Dr. Gardner C. Taylor Visits Revelation, the Seven Churches, and Adventists

by Mervyn A. Warren, with Charles E. Bradford, Nampa, ID: Pacific Press, 2021.

R. Clifford Jones, PhD, DMin, is dean of the School of Theology, Oakwood University, Huntsville, Alabama, United States.

Dr. Gardner C. Taylor was an iconic pastor whose preaching prowess is legendary. Taylor led the Concord Baptist Church in Brooklyn, New York, for over 50 years, retiring from that vaulted pulpit after preaching a series of sermons from Revelation, a book of the Bible that Seventh-day Adventists hold near and dear. Intrigued that a non-Adventist pastor would seek to unpack what is inarguably a complex book, Drs Mervyn Warren and Charles Bradford sought to discover what motivated and guided Taylor to do so. The result is this helpful volume, which bulges with profound insights that professional preachers and the public should find beneficial.

Mervyn Warren and Charles Bradford, both retired from Seventh-day Adventist denominational service, are eminently qualified to write this book. Mervyn Warren was a renowned professor of preaching at Oakwood University and published extensively on the subject.

Charles Bradford, preeminent church administrator, got to know Gardner Taylor when they both pastored in Baton Rouge, Louisiana, remaining friends throughout their lives. Their friendship was strengthened by their deep love for expounding the Word of God, not to mention their palpable respect for each other.

This slender volume consists of three chapters. The first unveils what motivated Taylor to preach 81 sermons from Revelation, the second briefly examines the lifelong relationship between Taylor and Bradford, and the third is a review of three of Taylor’s sermons from Revelation. Three appendices follow. The first is an interview of Taylor by Warren, and the second is a complete listing of the 81 sermon titles, texts, and dates on which the sermons were preached. Appendix C is “Selected Readings in Homiletics and Preaching.” Sandwiched between the chapters and appendices are a couple of pictures of Taylor and African American Seventh-day Adventist Church leaders.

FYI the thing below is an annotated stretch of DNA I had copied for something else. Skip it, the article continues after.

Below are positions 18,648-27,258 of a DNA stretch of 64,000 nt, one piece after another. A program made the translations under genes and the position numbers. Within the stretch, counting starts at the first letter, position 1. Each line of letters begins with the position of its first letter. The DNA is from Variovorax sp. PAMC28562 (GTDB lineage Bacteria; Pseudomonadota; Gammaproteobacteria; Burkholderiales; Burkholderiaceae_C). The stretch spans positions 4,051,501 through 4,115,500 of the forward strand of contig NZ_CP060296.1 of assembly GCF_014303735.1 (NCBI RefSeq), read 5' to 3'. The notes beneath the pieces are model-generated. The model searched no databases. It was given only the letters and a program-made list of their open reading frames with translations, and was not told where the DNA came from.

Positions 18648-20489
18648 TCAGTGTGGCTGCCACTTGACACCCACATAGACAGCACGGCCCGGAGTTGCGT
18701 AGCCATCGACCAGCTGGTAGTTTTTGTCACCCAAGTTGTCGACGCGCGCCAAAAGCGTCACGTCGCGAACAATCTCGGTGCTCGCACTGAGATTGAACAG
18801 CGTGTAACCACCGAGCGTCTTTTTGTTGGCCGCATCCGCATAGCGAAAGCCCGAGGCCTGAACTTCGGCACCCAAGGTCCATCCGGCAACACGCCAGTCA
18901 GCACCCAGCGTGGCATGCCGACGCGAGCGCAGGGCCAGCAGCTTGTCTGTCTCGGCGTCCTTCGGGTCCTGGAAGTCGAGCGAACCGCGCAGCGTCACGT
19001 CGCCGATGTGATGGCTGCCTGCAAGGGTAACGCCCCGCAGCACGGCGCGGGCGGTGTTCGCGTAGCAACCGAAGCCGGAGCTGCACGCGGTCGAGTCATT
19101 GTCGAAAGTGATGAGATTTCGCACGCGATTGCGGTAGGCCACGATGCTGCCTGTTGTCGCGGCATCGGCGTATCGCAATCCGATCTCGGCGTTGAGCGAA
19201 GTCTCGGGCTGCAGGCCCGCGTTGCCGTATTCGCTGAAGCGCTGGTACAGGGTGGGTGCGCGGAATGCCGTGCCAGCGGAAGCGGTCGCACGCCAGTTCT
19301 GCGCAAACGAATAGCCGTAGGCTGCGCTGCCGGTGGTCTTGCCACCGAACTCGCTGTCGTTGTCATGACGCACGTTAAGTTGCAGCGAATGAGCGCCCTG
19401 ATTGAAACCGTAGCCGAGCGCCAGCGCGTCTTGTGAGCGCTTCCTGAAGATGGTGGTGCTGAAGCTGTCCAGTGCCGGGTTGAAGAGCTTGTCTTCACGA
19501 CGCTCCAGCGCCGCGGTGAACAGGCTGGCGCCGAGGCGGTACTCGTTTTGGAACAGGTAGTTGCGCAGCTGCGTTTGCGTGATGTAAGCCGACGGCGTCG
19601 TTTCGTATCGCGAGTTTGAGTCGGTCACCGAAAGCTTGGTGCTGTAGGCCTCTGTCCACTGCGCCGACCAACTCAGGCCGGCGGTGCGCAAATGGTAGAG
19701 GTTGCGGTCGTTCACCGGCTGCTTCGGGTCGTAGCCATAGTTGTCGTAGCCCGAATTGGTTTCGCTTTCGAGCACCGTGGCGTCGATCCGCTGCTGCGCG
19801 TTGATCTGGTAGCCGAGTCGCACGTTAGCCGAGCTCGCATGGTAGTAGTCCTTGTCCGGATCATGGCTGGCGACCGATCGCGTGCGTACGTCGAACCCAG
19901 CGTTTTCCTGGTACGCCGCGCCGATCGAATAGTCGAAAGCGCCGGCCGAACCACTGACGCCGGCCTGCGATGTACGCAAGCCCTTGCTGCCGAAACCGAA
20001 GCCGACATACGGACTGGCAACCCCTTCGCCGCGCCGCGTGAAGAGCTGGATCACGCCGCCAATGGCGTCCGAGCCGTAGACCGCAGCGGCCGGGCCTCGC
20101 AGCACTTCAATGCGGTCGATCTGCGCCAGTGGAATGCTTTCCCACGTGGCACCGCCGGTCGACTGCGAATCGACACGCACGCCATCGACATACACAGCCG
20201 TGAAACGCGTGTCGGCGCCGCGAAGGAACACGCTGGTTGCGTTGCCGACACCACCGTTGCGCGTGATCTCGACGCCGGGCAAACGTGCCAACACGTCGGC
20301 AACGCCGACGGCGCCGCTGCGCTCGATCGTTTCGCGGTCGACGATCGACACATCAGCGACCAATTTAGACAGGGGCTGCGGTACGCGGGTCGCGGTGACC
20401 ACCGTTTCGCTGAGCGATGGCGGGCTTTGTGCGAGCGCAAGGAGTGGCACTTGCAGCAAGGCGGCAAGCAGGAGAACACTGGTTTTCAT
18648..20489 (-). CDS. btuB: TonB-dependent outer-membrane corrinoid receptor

Adventists pastors often frequented Concord Baptist to hear the “Dean of Black Preaching,” and one or two shared Ellen G. White books with Taylor, who publicly acknowledged receiving and using them in his preaching. Whenever Bradford preached in New York City, Taylor adjusted his schedule to be able to listen to his dear friend in person.

Preachers of every race, culture, and denomination will find this book instructive. One strength lies in the authenticity that permeates the book. Taylor shines forth as consummately genuine and a preacher who was more interested in lifting up Jesus than anything else. Indeed, he bemoaned the lack of Christ-centeredness that characterizes preaching these days, saying, “Preaching might be something very nice, very comforting, very encouraging, maybe very helpful, but it falls short of the saving gospel without Jesus Christ” (58). The picture of Taylor on the cover of the book tells his story. Taylor’s knitted brow and piercing eyes reflect the fervor and passion of this giant of a preacher, who, quite fittingly, passed to his rest on Easter Sunday 2015.

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R. Clifford Jones, PhD, DMin, is dean of the School of Theology, Oakwood University, Huntsville, Alabama, United States.

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